The European Union and Chinese plans for the reorganization of the global economy

Over the years I have somewhat neglected Chinese-Hungarian relations, although Viktor Orbán made clear his intense interest in China very early in his tenure. In the fall of 2010 he sent his then minister of national development Tamás Fellegi to China. After five days of negotiations Fellegi returned with little to show for his efforts to expand trade relations between the two countries. On the diplomatic front the situation hasn’t been much better. Although Xi Jinping visited Poland, the Czech Republic, and Serbia last year, he hasn’t yet paid a visit to Hungary.

Finally, after years of lobbying, the Orbán government signed a comprehensive strategic partnership with China two days ago. As Magyar Nemzet discovered, however, the agreement includes the following important sentence: “The two countries jointly promote the construction of the Hungarian-Serbian railroad in Hungary.” According to diplomats consulted by Magyar Nemzet, this means that China expects the Budapest-Belgrade railroad line to be built in exchange for a strategic partnership, something that at this point cannot be taken for granted.

In order to understand what this insertion means, we have to go back to December 2014 when Hungary, Serbia, Macedonia, and China signed an agreement on the modernization of the Budapest-Belgrade-Skopje-Athens railroad, “which will allow the fastest transportation of Chinese goods from Greek harbors to Europe.” Under the agreement, a Chinese consortium, led by the China Railway Group, was awarded a $1.57 billion contract to build the 160 km Hungarian section. The European Union has many concerns about the project. Once again, the project’s profitability is in question. The cost to Hungary would be 550 billion forints, but currently only 4,000 people travel on that line daily. If China uses the tracks to transport its goods, I assume it would compensate Hungary. Whether the compensation would be sufficient to make the line profitable I have no idea. Negotiations with the European Union about the fate of the railroad are still underway. A year ago the whole project was put on hold when infringement procedures were launched against Hungary. It is hard to predict what the EU’s final decision will be. The Chinese government has shown signs of impatience with the difficulties the Hungarian government is encountering with the European Union.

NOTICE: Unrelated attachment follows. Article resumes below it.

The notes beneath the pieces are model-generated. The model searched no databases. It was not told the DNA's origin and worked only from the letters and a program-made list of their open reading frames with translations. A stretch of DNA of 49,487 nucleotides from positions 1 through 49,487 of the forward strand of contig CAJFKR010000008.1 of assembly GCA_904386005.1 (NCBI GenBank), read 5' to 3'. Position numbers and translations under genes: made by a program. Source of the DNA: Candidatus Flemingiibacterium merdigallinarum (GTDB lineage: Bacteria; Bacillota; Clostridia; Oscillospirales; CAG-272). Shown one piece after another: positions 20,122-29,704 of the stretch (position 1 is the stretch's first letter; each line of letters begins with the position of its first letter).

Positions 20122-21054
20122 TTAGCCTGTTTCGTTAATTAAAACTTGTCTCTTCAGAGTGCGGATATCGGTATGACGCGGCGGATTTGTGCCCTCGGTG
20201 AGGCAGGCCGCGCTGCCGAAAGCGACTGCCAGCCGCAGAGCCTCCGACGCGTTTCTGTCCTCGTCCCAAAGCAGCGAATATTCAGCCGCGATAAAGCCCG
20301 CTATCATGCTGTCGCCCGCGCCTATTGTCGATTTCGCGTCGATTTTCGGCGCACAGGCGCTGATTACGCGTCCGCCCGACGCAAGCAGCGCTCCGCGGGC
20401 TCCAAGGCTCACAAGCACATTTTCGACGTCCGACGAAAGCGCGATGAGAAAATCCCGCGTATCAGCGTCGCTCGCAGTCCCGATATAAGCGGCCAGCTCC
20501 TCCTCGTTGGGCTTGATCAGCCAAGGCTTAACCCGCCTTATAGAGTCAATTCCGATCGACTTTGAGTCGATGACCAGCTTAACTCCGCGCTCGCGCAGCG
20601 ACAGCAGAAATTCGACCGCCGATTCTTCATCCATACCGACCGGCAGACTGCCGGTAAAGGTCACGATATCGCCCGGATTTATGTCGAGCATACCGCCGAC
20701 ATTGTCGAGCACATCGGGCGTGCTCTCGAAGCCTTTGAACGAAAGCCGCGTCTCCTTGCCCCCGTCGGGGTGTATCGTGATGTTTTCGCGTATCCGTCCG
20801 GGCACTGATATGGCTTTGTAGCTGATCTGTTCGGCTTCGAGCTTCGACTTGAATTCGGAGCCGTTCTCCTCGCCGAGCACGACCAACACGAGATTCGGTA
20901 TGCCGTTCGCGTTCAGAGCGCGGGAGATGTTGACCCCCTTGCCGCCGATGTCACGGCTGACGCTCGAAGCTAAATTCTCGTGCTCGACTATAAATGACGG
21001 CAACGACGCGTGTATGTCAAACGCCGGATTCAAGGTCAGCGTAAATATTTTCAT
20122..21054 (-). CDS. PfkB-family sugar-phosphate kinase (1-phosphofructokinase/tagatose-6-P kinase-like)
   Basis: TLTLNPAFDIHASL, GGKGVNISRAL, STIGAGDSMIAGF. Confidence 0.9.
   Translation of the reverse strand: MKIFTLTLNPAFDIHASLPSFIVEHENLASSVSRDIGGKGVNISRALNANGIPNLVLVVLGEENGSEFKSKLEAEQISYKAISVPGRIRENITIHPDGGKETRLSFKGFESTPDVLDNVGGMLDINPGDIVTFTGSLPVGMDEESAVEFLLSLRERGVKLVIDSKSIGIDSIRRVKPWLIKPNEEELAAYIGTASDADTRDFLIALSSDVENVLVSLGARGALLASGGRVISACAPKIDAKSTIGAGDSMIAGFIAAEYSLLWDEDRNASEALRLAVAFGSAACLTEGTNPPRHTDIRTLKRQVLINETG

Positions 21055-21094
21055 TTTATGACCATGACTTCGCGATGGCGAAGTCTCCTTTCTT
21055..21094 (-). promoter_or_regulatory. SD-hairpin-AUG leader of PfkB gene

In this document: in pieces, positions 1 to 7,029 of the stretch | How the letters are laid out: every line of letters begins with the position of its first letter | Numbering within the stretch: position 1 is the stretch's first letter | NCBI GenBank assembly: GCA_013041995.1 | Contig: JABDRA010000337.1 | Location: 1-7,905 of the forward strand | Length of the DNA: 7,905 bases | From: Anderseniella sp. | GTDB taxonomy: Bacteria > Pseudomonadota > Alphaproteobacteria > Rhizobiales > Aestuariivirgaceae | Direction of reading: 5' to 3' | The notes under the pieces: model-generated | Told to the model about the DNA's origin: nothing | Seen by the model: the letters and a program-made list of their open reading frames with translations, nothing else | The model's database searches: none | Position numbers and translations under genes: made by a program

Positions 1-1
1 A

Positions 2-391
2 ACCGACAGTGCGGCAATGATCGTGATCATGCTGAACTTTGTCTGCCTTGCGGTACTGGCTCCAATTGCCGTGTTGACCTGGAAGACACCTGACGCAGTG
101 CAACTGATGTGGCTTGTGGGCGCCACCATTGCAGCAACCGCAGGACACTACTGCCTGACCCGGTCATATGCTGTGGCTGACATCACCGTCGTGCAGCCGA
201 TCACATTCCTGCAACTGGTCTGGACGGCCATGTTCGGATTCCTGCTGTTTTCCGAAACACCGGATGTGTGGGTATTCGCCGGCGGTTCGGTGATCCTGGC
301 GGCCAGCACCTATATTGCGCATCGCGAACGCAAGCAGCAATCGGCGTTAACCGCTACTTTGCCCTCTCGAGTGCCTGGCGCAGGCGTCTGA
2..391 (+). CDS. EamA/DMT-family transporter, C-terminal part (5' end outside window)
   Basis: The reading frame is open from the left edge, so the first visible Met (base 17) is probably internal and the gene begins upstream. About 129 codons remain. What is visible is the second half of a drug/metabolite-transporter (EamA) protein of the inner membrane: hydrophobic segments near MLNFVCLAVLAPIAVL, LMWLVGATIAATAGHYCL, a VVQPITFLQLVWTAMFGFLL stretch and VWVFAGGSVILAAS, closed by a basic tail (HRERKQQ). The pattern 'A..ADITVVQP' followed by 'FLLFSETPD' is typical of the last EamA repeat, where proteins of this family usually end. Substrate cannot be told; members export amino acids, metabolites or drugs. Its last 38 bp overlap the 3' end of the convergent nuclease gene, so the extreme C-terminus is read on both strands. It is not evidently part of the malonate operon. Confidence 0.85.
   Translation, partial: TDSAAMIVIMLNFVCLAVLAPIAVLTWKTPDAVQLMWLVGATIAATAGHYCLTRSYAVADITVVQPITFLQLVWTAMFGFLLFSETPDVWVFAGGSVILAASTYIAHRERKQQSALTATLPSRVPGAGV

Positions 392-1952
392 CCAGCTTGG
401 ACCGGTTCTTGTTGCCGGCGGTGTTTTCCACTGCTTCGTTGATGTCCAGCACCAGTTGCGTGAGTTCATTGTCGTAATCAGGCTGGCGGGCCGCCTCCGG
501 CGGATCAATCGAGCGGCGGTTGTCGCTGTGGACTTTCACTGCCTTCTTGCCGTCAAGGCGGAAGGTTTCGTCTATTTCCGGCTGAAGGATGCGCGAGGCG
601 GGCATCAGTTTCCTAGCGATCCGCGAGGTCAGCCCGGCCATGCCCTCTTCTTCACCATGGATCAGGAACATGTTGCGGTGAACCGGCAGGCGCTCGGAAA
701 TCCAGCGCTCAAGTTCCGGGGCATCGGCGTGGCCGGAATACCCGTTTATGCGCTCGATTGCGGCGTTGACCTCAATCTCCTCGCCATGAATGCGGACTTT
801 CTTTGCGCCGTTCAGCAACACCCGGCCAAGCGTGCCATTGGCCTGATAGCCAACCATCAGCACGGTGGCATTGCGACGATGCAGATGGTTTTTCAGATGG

The Orbán government’s enthusiasm for this project is baffling. As far as I can see, the deal is good only for China. According to the agreement, Hungary must take out a large Chinese loan at an interest rate of 2.5% for 20 years, bringing the interest charges alone to close to 100 billion forints on the 550 billion forint cost of building a railroad line Hungary doesn’t need. Most of the work would be done by Chinese firms for a project that serves only Chinese economic interests.

Viktor Orbán among friends